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Release: April 12, 2000

NOTE TO EDITORS: Ronald Ettinger's D.D.Sc. below reflects the doctorate in dental science that he received at the University of Sydney in Australia.

End-of-life care project features oral health component

IOWA CITY, Iowa -- University of Iowa dentistry and public health faculty are working together to address oral health care for people near or at the end of life, an issue often overlooked in discussions about end-of-life care for elderly or terminally-ill patients.

The oral health component is part of "Improving End-of-Life Care in Iowa," a statewide, interdisciplinary coalition of health care professionals, policy makers, educators and the public based at the UI College of Public Health. Supported by a three-year, $350,000 grant from the Robert Wood Johnson Foundation, its goal is to identify end-of-life issues, get feedback from caregivers and communities, and shape policy for improving care for the dying in Iowa. Douglas Wakefield, Ph.D., UI professor and head of health management and policy, leads the coalition.

"Oral health concerns don't get much attention when considering end-of-life care," Wakefield said. "Yet oral health profoundly affects diet and nutrition, medication use, pain management and the overall quality of life of dying patients."

UI dental faculty, led by Cathy Watkins, D.D.S., Ph.D., and Howard Cowen, D.D.S., both UI assistant professors of preventive and community dentistry, and Ronald Ettinger, D.D.Sc., UI professor of prosthodontics, are leading the coalition's work group on oral health. The group is conducting a survey of Iowa dentists to gauge their current understanding and participation in end-of-life care. The researchers want to determine how many of Iowa dentists' patients are near the end of life, live in a nursing home or hospice, or receive home health care. They also are interested in how many of the state's dentists actually travel to an end-of-life patient's home to deliver care.

"We know that most dentists are not doing house calls as a rule," Watkins said, "but we're getting responses from 11 to 15 percent who say they go out to treat a patient when they're called, all without reimbursement."

Medicare does not cover dental costs, and Medicaid has minimal coverage, Watkins said, but she noted that while the lack of reimbursement is an issue, the lack of awareness of oral health problems at the end of life among all health disciplines and the public is just as important.

A range of oral symptoms can accompany terminal illnesses -- some caused by the disease itself, others by medications. These can include dry mouth, mouth sores, difficulty speaking from loose dentures, and yeast infections. Yet dying patients and their families often overlook the fact that dental care is an option late in life, assuming that diminished oral health is untreatable or simply part of "getting old."

"It's not uncommon to see terminally-ill or elderly patients who've lost so much weight that their dentures don’t fit well. Or they are taking medications that can cause dry mouth and they cannot speak well," Watkins said. "Realigning dentures, repairing a crown or providing an artificial saliva for the dryness can go a long way toward making things more comfortable for the patient in terms of eating or speaking. We're not talking major mouth reconstruction, but relatively simple steps that are cost-effective and help the patient."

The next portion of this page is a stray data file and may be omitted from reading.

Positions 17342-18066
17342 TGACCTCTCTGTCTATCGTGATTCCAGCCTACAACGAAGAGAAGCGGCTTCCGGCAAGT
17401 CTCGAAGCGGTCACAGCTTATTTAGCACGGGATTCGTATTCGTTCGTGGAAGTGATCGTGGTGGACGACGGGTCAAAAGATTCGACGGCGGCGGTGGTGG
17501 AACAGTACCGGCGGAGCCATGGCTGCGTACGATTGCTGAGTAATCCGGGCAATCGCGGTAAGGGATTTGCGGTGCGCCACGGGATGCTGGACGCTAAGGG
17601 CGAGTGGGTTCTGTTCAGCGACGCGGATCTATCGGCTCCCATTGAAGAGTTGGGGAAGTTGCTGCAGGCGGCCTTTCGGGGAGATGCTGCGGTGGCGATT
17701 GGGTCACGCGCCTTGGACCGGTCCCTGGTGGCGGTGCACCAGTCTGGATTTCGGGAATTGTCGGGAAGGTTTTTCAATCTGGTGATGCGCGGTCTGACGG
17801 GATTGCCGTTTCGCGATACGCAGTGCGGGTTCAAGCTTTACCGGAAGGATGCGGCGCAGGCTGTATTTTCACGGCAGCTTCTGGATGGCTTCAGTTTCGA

Many nursing homes and hospices have agreements with oral health professionals in their communities to provide care on an on-call, as-needed basis. With end-of-life patients, however, oral health professionals typically are called if there is an emergency or when the patient finally reaches a critical point, Watkins said.

"We don’t have a good mechanism to include oral health professionals as part of the end-of-life care team," she said. Watkins added that the Iowa Dental Association and other state health officials are looking into policies that would address reimbursement issues and improve access to oral care for end-of-life patients in nursing homes and hospices and for those who receive home health care. Another improvement would be for dentists and hygienists to provide assessments or dental record reviews to help determine if an end-of-life patient needs treatment.

Asking end-of-life patients directly about their oral health status also would benefit patients, Wakefield noted. "'How are the dentures fitting?' or 'Are you having any hot-cold sensitivity?' These questions are not routinely asked by professionals in the other health disciplines," he said.

The UI is home to the nation's first and oldest geriatric dental education program, which began in the 1970s. Nearly all UI dental students learn about geriatric oral health issues, and a course on end-of-life care is offered as part of the college's third-year curriculum. Wakefield noted that of all the grant applications to the Robert Wood Johnson Foundation for end-of-life care projects, the UI proposal was the only one to have an oral health component.

In terms of oral health, "end of life" could mean anywhere from the last two years to the last six months of life, Watkins said, which is why improving the quality of life for an elderly or terminally-ill patient is so important.

"Obviously, people are not dying from dental pain," she said, "but when you transition from a curing model to a caring model -- which is what we do as caregivers when a patient nears the end of life -- the focus is on providing comfort. Maintaining these patients' oral health so they can comfortably eat, speak and smile can make a major contribution to the quality of a patient's end of life."

University of Iowa Health Care describes the partnership between the UI College of Medicine and the UI Hospitals and Clinics and the patient care, medical education and research programs and services they provide.